What I’m getting at is that from what you’re describing, it’s pretty unlikely that there’s anything wrong with your daughter’s memory, other than losing track of time or having her priorities in a different order than yours. That said, there are a few steps you can take to keep her on track.

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Hair replacement could cost and arm and a leg

Just about every guy whose hair isn’t as thick (or as present) as it was a decade or two ago has thought about hair transplants. We watch those late-night infomercials on the Bosley Method or Hair Club for Men and think about making the call.

The traditional source of transplanted hair is the back of the head, where the hair is thickest. But a new study published in the Archives of Dermatology has found that leg hair (or even hair from the chest, back, or beard) might be a better option. For some reason, the study didn’t look at transplanting pubic hair.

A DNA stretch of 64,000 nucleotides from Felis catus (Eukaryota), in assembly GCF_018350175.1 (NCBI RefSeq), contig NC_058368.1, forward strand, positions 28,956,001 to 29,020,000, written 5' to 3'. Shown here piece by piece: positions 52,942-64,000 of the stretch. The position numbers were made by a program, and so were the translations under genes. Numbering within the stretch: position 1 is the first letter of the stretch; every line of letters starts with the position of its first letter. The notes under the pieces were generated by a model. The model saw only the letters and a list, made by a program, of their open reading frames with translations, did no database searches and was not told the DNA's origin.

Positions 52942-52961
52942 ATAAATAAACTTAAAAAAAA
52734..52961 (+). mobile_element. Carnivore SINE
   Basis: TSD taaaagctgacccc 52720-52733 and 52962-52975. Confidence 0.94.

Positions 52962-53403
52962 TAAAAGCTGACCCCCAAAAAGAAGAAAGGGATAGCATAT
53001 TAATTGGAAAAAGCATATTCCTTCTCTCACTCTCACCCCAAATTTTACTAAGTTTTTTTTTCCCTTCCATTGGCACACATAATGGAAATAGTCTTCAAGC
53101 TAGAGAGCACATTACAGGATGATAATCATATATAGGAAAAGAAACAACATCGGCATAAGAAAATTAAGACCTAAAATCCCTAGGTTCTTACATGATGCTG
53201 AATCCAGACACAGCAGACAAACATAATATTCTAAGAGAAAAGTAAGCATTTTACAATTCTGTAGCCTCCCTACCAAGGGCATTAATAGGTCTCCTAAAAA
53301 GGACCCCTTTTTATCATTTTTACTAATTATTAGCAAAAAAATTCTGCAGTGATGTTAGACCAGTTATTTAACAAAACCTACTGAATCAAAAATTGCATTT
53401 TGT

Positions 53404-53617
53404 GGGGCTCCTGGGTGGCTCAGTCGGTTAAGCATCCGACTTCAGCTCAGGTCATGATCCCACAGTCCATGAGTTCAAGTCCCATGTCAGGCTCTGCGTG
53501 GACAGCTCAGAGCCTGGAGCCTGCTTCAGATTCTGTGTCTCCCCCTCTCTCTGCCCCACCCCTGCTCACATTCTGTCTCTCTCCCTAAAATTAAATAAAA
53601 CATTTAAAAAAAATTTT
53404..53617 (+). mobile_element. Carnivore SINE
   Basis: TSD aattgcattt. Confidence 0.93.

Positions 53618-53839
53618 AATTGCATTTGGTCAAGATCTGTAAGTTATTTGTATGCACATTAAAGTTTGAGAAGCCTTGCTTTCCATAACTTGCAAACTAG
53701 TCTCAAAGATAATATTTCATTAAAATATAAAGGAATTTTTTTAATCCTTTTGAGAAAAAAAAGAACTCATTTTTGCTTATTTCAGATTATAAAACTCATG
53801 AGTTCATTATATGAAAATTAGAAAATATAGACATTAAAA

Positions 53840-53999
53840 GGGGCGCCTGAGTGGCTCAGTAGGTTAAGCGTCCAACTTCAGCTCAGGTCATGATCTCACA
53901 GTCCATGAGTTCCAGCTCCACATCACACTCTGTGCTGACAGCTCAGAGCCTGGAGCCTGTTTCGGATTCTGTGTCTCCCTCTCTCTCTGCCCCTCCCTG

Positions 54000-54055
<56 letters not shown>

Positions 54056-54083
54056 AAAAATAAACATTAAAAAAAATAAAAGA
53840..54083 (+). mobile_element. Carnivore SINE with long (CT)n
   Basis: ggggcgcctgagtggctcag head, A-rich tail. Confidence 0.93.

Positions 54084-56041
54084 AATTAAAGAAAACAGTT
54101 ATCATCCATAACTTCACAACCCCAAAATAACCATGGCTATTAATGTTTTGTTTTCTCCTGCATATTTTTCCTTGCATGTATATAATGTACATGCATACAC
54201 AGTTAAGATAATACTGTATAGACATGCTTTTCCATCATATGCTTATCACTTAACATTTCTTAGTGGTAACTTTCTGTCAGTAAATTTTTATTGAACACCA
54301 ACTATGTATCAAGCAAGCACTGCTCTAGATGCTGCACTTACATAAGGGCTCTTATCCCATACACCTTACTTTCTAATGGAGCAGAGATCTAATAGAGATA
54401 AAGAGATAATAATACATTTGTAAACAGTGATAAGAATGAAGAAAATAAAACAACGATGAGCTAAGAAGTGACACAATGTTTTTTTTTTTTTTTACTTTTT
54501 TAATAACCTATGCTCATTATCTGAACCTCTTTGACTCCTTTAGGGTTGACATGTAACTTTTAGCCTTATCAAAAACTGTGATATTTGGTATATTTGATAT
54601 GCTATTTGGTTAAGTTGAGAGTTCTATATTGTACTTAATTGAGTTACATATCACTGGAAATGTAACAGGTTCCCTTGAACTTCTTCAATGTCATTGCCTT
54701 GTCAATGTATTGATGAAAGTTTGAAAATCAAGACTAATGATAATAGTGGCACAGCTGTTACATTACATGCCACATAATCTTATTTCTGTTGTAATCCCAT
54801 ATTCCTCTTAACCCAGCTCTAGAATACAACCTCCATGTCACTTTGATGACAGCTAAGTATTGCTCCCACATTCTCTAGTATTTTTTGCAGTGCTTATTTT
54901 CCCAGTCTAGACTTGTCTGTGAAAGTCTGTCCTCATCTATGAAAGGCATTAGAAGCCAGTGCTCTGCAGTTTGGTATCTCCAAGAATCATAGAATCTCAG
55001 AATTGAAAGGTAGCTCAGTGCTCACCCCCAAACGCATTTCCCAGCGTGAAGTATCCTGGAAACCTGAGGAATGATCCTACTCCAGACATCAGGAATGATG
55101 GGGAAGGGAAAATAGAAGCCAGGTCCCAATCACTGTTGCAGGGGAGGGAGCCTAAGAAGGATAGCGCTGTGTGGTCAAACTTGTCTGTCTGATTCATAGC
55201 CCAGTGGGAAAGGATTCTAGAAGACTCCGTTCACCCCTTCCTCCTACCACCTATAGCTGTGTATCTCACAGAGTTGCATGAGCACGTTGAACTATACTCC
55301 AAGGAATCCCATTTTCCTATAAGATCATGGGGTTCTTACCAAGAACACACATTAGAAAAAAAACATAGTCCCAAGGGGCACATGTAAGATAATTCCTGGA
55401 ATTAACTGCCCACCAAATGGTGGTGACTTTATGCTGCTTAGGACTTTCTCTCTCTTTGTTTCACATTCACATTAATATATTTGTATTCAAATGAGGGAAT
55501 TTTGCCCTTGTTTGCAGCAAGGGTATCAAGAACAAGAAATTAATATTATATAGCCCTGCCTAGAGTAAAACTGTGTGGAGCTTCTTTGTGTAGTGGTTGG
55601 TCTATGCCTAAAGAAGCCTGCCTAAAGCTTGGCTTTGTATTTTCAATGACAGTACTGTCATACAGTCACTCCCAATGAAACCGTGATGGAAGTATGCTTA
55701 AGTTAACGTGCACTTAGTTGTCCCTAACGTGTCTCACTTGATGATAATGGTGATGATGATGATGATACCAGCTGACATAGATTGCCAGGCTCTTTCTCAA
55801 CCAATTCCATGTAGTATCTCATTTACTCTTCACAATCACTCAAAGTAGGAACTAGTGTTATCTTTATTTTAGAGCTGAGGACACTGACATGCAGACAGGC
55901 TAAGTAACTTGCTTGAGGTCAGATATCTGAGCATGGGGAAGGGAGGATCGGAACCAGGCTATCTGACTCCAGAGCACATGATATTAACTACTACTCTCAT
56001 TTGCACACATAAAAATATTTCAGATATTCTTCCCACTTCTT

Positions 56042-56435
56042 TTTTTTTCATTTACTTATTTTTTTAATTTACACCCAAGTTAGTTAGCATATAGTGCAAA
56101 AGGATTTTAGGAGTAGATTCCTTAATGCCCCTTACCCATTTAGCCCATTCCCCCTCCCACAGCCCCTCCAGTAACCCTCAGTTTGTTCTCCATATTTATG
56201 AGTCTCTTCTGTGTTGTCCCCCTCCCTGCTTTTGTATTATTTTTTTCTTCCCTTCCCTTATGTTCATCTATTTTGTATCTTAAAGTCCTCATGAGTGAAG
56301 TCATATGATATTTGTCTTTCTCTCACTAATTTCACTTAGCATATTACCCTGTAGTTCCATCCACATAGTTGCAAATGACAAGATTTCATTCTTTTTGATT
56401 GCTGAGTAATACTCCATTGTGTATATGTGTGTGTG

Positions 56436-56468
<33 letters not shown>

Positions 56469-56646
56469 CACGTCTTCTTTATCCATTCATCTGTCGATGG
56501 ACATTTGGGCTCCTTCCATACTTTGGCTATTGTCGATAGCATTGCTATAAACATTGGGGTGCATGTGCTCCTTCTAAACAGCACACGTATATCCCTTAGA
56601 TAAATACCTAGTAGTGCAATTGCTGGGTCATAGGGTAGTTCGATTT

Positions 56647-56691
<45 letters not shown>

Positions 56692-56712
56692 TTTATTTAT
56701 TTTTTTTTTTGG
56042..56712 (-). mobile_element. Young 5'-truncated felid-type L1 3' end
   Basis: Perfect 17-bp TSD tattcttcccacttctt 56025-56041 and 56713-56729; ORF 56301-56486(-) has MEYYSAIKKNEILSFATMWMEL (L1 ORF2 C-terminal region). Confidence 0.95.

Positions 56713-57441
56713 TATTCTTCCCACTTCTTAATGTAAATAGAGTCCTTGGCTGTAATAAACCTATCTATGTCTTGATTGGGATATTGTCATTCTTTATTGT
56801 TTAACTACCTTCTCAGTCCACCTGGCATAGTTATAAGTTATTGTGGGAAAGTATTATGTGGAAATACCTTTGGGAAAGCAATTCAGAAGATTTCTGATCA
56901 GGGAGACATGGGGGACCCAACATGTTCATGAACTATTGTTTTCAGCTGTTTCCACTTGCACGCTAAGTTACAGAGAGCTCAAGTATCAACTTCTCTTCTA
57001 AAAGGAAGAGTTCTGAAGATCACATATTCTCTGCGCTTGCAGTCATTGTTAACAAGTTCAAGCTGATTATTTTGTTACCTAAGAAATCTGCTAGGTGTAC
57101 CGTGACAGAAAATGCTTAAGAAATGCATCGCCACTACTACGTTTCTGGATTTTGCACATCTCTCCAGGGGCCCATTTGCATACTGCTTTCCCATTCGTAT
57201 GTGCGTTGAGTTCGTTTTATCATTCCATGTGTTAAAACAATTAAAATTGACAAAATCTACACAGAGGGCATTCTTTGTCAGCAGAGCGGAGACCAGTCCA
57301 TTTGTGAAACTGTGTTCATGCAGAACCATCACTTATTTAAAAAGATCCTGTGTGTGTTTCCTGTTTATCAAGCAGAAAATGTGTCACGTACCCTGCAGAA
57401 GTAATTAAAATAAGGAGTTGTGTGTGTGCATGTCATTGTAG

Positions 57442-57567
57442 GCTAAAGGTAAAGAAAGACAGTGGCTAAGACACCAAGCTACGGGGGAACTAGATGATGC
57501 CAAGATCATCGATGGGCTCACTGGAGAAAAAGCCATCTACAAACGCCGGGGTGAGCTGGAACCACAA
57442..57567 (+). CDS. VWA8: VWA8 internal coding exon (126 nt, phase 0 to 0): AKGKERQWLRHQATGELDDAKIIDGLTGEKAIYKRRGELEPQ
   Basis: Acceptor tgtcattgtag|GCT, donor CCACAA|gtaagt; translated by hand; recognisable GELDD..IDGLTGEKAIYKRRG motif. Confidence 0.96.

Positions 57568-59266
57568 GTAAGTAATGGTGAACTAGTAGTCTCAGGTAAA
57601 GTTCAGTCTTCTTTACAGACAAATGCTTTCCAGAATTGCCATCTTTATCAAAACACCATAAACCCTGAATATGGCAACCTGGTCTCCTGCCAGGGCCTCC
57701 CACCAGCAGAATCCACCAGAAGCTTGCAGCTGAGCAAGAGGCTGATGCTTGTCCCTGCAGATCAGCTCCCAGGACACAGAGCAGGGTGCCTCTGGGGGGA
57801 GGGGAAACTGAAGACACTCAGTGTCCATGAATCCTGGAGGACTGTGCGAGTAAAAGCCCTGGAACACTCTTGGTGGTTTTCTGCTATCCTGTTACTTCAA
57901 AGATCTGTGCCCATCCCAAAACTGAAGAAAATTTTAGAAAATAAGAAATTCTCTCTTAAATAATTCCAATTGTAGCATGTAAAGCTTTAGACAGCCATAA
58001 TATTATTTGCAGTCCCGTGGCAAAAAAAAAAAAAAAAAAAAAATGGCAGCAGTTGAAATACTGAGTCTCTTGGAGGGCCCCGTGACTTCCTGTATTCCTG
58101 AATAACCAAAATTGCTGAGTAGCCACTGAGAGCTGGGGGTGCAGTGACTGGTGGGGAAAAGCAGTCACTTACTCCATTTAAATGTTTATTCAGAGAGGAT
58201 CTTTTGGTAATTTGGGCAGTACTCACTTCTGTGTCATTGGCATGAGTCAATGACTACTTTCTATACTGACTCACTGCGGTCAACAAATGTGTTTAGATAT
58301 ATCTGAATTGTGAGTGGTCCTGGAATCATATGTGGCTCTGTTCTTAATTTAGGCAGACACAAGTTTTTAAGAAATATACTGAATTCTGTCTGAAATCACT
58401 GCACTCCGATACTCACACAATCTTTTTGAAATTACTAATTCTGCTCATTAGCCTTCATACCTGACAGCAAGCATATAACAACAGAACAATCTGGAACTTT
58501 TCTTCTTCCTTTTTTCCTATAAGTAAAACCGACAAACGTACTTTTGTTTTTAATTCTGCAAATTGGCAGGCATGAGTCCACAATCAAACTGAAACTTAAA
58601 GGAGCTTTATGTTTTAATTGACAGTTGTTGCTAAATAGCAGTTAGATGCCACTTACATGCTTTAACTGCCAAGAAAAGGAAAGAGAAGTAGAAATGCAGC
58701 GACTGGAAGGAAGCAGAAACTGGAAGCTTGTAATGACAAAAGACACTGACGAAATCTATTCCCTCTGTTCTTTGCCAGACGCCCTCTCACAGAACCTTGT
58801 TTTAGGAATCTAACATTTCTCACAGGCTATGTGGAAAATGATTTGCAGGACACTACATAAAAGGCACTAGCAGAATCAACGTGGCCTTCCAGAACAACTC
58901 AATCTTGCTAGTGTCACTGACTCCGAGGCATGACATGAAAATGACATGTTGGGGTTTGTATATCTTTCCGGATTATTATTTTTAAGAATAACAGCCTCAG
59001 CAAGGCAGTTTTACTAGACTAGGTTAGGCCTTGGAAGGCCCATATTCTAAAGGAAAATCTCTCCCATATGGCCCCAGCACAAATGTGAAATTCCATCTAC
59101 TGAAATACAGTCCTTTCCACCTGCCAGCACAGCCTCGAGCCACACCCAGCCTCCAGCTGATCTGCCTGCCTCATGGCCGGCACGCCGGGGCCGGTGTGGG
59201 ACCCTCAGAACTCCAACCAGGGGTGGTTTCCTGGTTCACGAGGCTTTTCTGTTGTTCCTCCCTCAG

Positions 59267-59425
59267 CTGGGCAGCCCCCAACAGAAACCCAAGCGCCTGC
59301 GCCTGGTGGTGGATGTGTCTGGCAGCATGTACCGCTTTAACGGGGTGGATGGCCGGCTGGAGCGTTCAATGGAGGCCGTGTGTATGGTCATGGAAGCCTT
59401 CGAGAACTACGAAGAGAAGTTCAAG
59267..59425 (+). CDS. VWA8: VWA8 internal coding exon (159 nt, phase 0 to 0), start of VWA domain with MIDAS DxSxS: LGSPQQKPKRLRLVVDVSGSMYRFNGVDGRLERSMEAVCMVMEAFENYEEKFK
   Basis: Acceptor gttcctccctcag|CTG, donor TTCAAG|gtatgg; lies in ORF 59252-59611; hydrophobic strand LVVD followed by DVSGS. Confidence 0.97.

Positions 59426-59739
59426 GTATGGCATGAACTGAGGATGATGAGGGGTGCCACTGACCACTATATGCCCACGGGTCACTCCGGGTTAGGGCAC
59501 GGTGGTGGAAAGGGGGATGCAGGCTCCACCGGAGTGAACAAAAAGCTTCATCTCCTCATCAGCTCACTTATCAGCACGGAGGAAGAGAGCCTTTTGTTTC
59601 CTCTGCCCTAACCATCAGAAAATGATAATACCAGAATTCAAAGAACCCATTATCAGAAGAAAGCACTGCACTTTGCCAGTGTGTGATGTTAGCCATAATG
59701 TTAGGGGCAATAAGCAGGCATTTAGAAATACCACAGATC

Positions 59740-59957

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Hair Today, Dad Tomorrow

Dear Mr. Dad: I’m a single dad with an 8-year-old daughter. She and I are very close, but something has come between us: her hair. She sees other girls her age on TV, movies, or even at school and they all seem to have these amazing hairstyles and fancy arrangements. My daughter keeps asking me to do something like that for her, but I’m not even completely sure I understand the difference between pigtails and ponytails. I can see that to my daughter, hair is a big deal and I’d really like to give her what she wants. Any suggestions?

A: Boy (okay, I should say “girl”), can I empathize. As the father of three daughters I can’t even count the number of times I had my nails painted, face powdered, and eyes smeared with mascara. Or the number of hours I spent conditioning hair (not mine) and combing out snarls that seemed big enough to house an entire family of hawks. Or the days I spent shaking my head in amazement as a straight-haired -daughter used some kind of medieval torture instrument to curl her hair, while her wavy-haired sister used an equally frightening tool to straighten hers. So I definitely feel your pain. The good news is that there is hope. The even better news is that the fact that your daughter wants you to help her with your hair is a huge compliment. It may seem a little silly to you, but every minute you spend elbow-deep in your daughter’s locks brings you closer together and strengthens your relationship.